RETA: Chicago School Staff Social Network Questionnaire Longitudinal Study, 2005-2008 Archival Version


The Chicago School Staff Social Network Questionnaire Longitudinal Study, 2005-2008 is a part of the RETA Distributed Leadership for Middle School Mathematics Education: Content Area Leadership Expertise in Practice study. The goal of RETA was to design and validate a series of research instruments to identify leadership for mathematics instruction in middle schools and for documenting instructional leadership practice. Adopting a distributed perspective on leadership, this work focused on both formally designated and informal leaders and their leadership routines. The objective was to develop valid and reliable instruments that make the day-to-day practice of school leadership for mathematics instruction more transparent, as well as measure changes in this practice over time. This project utilized Social Network Surveys, Experience Sampling Methods (ESM), and Daily Practice Logs. To validate these instruments, a combination of shadowing, end of day cognitive interviews, and semi-structured interviews was used. These instruments were used to describe and analyze when and how teachers and other educators solicit or provide instructional advice and the degree to which these resources influence their work. The first component of the Chicago longitudinal study involved the administration of the School Staff Social Network Questionnaire (SSSNQ) to staff in a purposeful sample of 22 schools starting in the Winter of 2005 and continuing through the Spring of 2006. A 23rd school responded, but was dropped from analysis due to a problem with the structure of the survey questions. All teachers and administrators at each school were asked to take the survey online. In January 2007 the Office of Mathematics and Science for Chicago Public Schools, with the support of the Chicago Community Trust, asked for the School Staff Social Network Questionnaire (SSSNQ) to be administered to 23 Chicago public schools (both K-8 and middle schools) as part of the work with these schools around distributed leadership for mathematics and language arts instruction. At the time of the study, all of these schools were participating in a leadership and school-restructuring initiative called the Cluster 4 Middle Grades Program. In May and June 2007, the survey was administered to 19 of the schools (the other four schools declined the invitation). In June of 2008, the SSSNQ was administered again, but this time it was only given to the 12 schools that had a response rate over 70 percent in 2007. The program of research and development addresses three main goals: To describe and analyze content leadership practices for middle school mathematics instruction and generate empirical evidence concerning which of these practices enables improvement in mathematics teaching and learning.; To describe the dimensions of knowledge for content leadership in mathematics at the middle school level and design, pilot, and validate these instruments for measuring content leadership knowledge.; To generate more robust empirical evidence about whether and how content leadership knowledge can be learned through both formal learning opportunities (e.g., MSPs, Institute Partnerships) and informal on-the-job learning.; ICPSR data undergo a confidentiality review and are altered when necessary to limit the risk of disclosure. ICPSR also routinely creates ready-to-go data files along with setups in the major statistical software formats as well as standard codebooks to accompany the data. In addition to these procedures, ICPSR performed the following processing steps for this data collection: Created variable labels and/or value labels.; Standardized missing values.; Performed recodes and/or calculated derived variables.; Checked for undocumented or out-of-range codes.. Presence of Common Scales: The peer-report items are based on a measure used by the Consortium on Chicago Schools Research (CCSR) in their bi-annual surveys of Chicago schools. The 7 self-report items are selected from a 12-item measure studied in Lee and Smith's 1996 article "Collective Responsibility for Learning and Its Effects on Gains in Achievement for Early Secondary School Students."; Nine-item measure drawn from a paper by Lee, Smith, and Cioci (1993) called "Teachers and Principals: Gender-Related Perceptions of Leadership and Power in Secondary Schools."; Six-item scale to measure trust among teachers, drawn from a measure used by CCSR.; 8-item scale to measure trust between teachers and the school principal, drawn from a measure used by CCSR.; Seven-item scale to measure staff assessments of the principal's level of instructional leadership, drawn from a measure used by CCSR.; Six-item scale to measure teachers' attitude towards innovation, drawn from a measure used by CCSR.; Response Rates: In 2005, 11 schools had response rates above 70 percent and 16 schools had response rates above 50 percent.; In 2006, all 4 schools had response rates above 80 percent, with a mean response rate of 85 percent.; School teachers and leaders in one large urban Midwestern district. Smallest Geographic Unit: city The 2005-2006 study involved administration of the SSSNQ to staff in a purposeful sample of 22 schools in a large urban school district. These 22 schools consisted of 16 public schools, 4 Catholic schools, and 2 charter schools. Five of the public schools were middle schools; the other schools were K-8. The 2007 study used the same sample. The 2008 survey was administered to the 12 schools that had a response rate of over 70 percent in 2007. 2013-01-11 Document covers have been updated.2012-12-21 Document covers have been updated.2012-09-06 Public documentation has been added. Funding insitution(s): National Science Foundation (NSF#412510). web-based surveyThe Winter 2005 and Spring 2006 original data collection instrument is not available.The pseudonyms (two-letter codes) for interview participants from the Chicago Schools Staff Network Survey Qualitative Interviews (ICPSR 33582) can be linked to the variable "pseudoname" used in this study.The cross sectional data files for the 2008 study are not available due to confidentiality issues. The following files can be merged to create a longitudinal file between years 2005-2006 and 2007: DS 6: Winter 2005 and Spring 2006 Survey Longitudinal Datafile; DS 7: Spring 2007 Survey Longitudinal Datafile; DS 8: Winter 2005 and Spring 2006 Network Longitudinal Datafile; DS 9: Spring 2007 Network Longitudinal Datafile;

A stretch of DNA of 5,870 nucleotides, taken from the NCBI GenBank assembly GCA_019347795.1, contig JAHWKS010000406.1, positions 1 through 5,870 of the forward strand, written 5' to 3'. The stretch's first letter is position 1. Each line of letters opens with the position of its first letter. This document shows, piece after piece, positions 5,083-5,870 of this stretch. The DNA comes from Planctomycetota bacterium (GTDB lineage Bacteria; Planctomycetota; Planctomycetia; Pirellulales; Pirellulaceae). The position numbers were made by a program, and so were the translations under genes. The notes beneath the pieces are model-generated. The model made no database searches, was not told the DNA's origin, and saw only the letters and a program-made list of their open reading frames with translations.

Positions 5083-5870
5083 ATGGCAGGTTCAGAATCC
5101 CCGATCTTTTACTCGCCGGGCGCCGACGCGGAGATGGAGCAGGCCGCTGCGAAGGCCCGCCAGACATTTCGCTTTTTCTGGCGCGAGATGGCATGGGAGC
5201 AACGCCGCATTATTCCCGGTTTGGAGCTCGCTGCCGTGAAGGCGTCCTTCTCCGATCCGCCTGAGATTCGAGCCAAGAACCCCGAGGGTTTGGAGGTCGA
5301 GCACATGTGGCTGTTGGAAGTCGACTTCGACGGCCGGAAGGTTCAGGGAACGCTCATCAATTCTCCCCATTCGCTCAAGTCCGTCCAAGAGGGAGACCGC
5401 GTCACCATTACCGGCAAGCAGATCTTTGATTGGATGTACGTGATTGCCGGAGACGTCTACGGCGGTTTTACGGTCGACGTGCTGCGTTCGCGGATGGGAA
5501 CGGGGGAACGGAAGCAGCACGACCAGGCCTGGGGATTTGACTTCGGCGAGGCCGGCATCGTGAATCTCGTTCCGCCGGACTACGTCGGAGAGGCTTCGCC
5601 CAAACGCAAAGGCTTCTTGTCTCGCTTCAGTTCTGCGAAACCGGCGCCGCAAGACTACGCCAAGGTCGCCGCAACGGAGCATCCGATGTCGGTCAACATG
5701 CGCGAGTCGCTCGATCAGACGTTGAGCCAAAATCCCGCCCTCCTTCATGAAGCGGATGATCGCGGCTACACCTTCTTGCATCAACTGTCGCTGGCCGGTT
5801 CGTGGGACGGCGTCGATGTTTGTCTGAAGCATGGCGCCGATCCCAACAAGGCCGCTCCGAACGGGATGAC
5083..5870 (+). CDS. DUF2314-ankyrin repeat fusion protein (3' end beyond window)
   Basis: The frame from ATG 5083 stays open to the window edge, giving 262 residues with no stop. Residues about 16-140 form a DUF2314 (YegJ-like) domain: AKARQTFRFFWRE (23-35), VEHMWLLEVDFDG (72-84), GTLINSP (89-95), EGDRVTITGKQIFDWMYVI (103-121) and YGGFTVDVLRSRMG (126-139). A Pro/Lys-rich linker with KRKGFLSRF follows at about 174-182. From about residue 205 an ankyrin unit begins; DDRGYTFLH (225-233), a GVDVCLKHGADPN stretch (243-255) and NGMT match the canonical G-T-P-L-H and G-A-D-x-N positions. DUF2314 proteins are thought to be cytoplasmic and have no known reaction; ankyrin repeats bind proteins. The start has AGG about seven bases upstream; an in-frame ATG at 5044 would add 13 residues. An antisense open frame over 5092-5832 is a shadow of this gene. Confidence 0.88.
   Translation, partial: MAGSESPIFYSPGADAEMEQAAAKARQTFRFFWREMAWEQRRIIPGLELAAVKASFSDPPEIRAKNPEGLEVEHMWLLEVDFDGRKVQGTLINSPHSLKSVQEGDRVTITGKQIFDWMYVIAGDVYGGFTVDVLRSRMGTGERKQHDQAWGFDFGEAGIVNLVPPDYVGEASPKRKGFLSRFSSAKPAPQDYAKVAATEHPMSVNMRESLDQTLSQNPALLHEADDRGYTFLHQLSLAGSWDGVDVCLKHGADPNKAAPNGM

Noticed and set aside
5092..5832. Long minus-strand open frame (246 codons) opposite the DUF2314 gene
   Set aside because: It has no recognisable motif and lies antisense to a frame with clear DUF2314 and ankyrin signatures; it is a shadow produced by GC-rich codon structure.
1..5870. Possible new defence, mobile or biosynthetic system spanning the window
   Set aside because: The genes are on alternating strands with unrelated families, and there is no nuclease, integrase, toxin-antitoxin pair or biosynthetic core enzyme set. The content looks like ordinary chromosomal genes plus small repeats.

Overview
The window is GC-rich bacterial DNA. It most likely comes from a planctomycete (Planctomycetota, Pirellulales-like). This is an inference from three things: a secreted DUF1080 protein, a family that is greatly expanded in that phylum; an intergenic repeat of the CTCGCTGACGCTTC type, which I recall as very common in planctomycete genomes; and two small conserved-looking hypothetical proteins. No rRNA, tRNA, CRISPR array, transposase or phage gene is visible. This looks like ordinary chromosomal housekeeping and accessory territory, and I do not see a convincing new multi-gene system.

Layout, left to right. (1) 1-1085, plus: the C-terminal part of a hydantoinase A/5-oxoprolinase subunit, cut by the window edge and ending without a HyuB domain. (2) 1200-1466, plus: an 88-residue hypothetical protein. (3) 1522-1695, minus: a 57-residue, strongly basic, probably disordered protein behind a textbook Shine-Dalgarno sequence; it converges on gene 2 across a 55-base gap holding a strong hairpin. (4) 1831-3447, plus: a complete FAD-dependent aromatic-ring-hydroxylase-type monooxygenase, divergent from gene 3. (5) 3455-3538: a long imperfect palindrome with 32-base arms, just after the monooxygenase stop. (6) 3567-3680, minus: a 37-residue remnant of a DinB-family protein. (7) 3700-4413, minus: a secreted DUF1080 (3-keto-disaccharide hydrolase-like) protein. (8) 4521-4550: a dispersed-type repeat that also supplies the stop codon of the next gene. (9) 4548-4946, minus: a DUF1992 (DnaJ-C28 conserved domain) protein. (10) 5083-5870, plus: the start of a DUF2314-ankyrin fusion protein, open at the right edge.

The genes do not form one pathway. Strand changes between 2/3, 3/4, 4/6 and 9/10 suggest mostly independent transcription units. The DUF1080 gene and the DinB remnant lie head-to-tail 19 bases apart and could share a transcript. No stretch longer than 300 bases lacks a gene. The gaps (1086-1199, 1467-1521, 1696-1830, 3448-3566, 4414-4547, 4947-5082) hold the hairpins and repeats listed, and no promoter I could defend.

Related Identifier DOI: 10.3886/ICPSR32921.v1
Metadata Access
Creator Sherin, Miriam;Konstantopoulos, Spyridon;Spillane, James;Peterson, Penelope;Fisher, Stephen
Publisher ICPSR - Interuniversity Consortium for Political and Social Research
Contributor National Science Foundation
Publication Year 2012
Rights Delivery;One or more files in this study are not available for download due to special restrictions; consult the study documentation to learn more on how to obtain the data.
Contact ICPSR - Interuniversity Consortium for Political and Social Research
Language English
Resource Type Dataset;survey data
Discipline Mathematics
Spatial Coverage {Chicago,Illinois,"United States","2005 - 2008","Time period: 2005--2008"}
Temporal Coverage {Chicago,Illinois,"United States","2005 - 2008","Time period: 2005--2008"}